In Darraja Parnell’s first game as a freshman, in Andover Central’s season opener in 2012, he scored 29 points. It was an eye-catching start and the spotlight quickly found him.
Parnell has continued scoring in bunches as a sophomore and averages 23.3 points. He has 13 games scoring 19 or more points and five where he has scored more than 30, including a career-high 41.
But there are different expectations for Parnell this season.
“Absolutely,” Andover Central coach Jesse Herrmann said. “Last year, clearly our go-to option in situations was (All-Metro selection) Zach Winter. This year, clearly our go-to option at any time as far as need a basket or playing through somebody every single time down the floor, it goes through Darraja.”
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Parnell’s versatility is his best attribute. He handles the ball well, can run the floor, spots up for the jumper, drives inside and can rebound and post up.
“He’s starting to play a lot stronger,” Herrmann said. “And he’s still a 15-year-old. That’s going to come. Last year he’d go in and expect, hope, to get the foul and not really finish as strong as he is this year. He’s trying to go up and make the basket and if (the foul) comes, he’s getting to the free-throw line.”
Parnell has made 84 percent of his free throws, and his 127 makes are already the school record. Andover Central (8-10) still has at least three more games, including two regular-season matchups.
Andover Central is on a three-game winning streak but the Jaguars won 17 games in 2012-13. They need more from Parnell with this inexperienced group.
And teams know exactly what Parnell can do, know the Jaguars will look to him first offensively. Yet teams continue to struggle to slow him.
“He’s starting to figure out what defenses are going to do against him,” Herrmann said. “That’s what makes what he’s doing more impressive. There’s no doubt who teams are focusing on and who they’re trying to take away.”
Derby’s triple-double — Brett Flory has coached basketball for 13 seasons, nine as a head coach. And in the previous 12 seasons, he does not remember a single double-overtime game.
But in less than a month, Flory and his Derby boys team has played — and won — three double-overtime games. Two of those wins were in the same week, on Feb. 11 and 14.
“I’ve had my fill of them for a while,” Flory said with a laugh. “We’ll take a win anyway we can get it. If it has to be that way every time, then it has to be.”
Derby’s first double OT win was over Blue Valley West in the McPherson tournament. It was a key win for a young team yearning for experience.
The win over Maize was important because the Eagles had beaten Derby by 25 points on Dec. 17, and both now have one loss in Ark Valley-Chisholm Trail League Division I.
“We were fortunate to outlast them,” Flory said. “There was a huge difference in maturity from the first time we played a double-overtime game.”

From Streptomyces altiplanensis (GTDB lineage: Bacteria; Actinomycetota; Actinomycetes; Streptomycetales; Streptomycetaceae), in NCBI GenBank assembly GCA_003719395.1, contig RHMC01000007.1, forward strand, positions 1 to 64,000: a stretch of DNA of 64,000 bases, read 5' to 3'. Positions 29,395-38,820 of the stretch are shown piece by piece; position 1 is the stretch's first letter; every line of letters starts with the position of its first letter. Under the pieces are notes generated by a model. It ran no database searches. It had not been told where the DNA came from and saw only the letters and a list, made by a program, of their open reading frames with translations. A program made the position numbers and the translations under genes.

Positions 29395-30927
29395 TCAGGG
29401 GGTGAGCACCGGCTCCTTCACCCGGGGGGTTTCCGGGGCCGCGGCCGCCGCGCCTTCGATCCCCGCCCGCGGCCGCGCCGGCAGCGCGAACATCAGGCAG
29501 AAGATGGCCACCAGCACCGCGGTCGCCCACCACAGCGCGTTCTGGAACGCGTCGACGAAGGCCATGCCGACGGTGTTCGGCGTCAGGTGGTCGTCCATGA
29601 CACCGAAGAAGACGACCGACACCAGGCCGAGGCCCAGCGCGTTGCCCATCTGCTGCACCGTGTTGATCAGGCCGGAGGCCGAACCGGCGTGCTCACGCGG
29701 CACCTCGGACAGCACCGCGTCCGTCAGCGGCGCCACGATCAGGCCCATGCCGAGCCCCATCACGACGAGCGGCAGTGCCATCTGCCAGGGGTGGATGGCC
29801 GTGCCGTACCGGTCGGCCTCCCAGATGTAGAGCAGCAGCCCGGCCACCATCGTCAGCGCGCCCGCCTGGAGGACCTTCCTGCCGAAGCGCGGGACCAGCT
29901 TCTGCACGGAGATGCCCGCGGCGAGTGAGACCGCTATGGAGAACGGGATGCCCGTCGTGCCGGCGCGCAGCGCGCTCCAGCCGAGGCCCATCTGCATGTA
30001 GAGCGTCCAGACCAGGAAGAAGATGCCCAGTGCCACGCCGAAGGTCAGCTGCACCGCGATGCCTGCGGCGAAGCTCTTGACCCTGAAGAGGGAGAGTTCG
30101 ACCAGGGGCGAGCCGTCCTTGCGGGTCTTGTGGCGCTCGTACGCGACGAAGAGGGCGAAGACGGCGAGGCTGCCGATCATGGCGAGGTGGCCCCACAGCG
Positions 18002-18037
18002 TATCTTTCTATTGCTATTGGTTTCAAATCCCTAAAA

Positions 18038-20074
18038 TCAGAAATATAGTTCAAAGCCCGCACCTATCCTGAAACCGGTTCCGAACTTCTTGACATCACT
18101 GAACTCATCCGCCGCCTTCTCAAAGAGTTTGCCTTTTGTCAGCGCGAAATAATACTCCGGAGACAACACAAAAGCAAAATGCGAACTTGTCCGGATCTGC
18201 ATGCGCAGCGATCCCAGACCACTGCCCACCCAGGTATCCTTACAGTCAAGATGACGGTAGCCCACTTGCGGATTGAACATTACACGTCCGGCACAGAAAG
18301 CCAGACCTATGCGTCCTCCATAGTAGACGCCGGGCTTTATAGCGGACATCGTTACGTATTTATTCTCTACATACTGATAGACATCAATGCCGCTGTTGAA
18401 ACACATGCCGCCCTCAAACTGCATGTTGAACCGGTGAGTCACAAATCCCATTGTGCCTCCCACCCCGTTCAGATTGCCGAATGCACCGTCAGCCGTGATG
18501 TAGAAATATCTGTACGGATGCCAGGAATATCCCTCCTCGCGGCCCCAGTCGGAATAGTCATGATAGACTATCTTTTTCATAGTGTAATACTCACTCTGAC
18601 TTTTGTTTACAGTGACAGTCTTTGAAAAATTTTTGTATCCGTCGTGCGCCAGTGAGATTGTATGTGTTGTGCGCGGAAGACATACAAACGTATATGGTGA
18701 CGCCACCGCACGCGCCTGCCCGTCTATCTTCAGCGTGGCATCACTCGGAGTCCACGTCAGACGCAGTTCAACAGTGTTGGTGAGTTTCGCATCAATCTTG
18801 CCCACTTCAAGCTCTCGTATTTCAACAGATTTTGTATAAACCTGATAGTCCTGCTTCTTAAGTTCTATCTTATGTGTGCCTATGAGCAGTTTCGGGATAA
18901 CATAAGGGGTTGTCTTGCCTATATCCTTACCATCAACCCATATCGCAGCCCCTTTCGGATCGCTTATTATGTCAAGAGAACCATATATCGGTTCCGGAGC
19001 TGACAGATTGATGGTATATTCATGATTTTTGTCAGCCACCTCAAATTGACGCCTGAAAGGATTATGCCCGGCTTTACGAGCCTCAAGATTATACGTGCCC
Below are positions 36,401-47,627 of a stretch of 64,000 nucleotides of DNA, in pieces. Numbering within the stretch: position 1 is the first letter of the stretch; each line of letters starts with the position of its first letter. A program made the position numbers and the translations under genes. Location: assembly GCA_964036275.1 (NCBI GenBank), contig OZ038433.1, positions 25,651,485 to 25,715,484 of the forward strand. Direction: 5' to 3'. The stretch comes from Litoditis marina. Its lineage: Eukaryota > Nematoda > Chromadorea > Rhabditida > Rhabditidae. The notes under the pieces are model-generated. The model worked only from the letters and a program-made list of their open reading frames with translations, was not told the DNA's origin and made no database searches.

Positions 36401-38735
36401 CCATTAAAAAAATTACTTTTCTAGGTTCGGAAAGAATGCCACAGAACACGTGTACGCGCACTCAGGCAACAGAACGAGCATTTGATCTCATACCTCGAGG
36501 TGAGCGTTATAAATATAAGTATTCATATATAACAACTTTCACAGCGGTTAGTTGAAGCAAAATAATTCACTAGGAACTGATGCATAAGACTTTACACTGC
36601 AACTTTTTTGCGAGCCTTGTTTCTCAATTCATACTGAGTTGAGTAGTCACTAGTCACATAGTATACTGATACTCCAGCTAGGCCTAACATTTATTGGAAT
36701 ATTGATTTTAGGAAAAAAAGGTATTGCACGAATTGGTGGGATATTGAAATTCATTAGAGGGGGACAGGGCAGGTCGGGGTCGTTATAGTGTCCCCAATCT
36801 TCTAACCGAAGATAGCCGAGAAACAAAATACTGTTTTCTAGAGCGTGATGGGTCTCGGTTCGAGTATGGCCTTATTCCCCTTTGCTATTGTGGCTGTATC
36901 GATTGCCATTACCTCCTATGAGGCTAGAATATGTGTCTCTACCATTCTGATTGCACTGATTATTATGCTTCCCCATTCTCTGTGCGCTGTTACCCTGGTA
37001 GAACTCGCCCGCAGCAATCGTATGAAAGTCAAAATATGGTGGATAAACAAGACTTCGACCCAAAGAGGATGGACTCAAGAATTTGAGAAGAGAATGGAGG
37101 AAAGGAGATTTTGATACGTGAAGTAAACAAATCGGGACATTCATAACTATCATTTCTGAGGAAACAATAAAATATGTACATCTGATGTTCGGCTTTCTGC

Derby had to come back from a 15-point deficit to pick up the win over Salina Central.
“The kids have picked up a lot of toughness,” Flory said. “There’s some fortune involved when you win all three games in that scenario, but there’s also a lot of toughness and character. That’s fun to see.”
Class 4A sub-states — Fran Martin, assistant executive director for the Kansas State High School Activities Association, was busy in meetings Thursday, trying to plan where to put officials for upcoming sub-state games.
Sub-states for Class 4A I and II, 3A, 2A, 1A-I and 1A-II will be seeded on Wednesday, while 6A and 5A will be seeded on March 1.
With 4A splitting into two divisions this season, it created a bigger headache for Martin.
“The schools knew when they voted for this that officials would be a challenge to be able to cover the games,” Martin said.
One of the ways the KSHSAA tried to alleviate the issue with officials was by putting 4A I and II in four-team sub-states.
Class 6A and 5A are seeded 1-8 and split into two sub-states, with all games being played at the higher seed.
While that would be a positive way to do 4A I and II, Martin said it’s just too difficult to plan for officials because of the geography of 4A.
“The 4A schools are much more spread out than 6A and 5A schools,” Martin said. “With 5A and 6A, those for the most part are in metropolitan areas. With Class 4A, if you put in groups of eight and seed the Saturday before you start playing games, we don’t have enough officials to let them get off work to travel, for example, from Wichita to Goodland for a game.”
Rash of injuries — Maize South’s Brett Barney suffered a concussion on Feb. 11, missing the next two games.
On Feb. 14, Kade Kordonowy suffered a concussion and missed Tuesday’s game against Andover Central, a 54-50 loss. Both will play Friday at Andover, but guard Jack Domnick will miss his third game with a back injury.
Maize South is 14-3.
“Basically I’m trying to put together a starting lineup,” Maize South coach Kip Schultz said.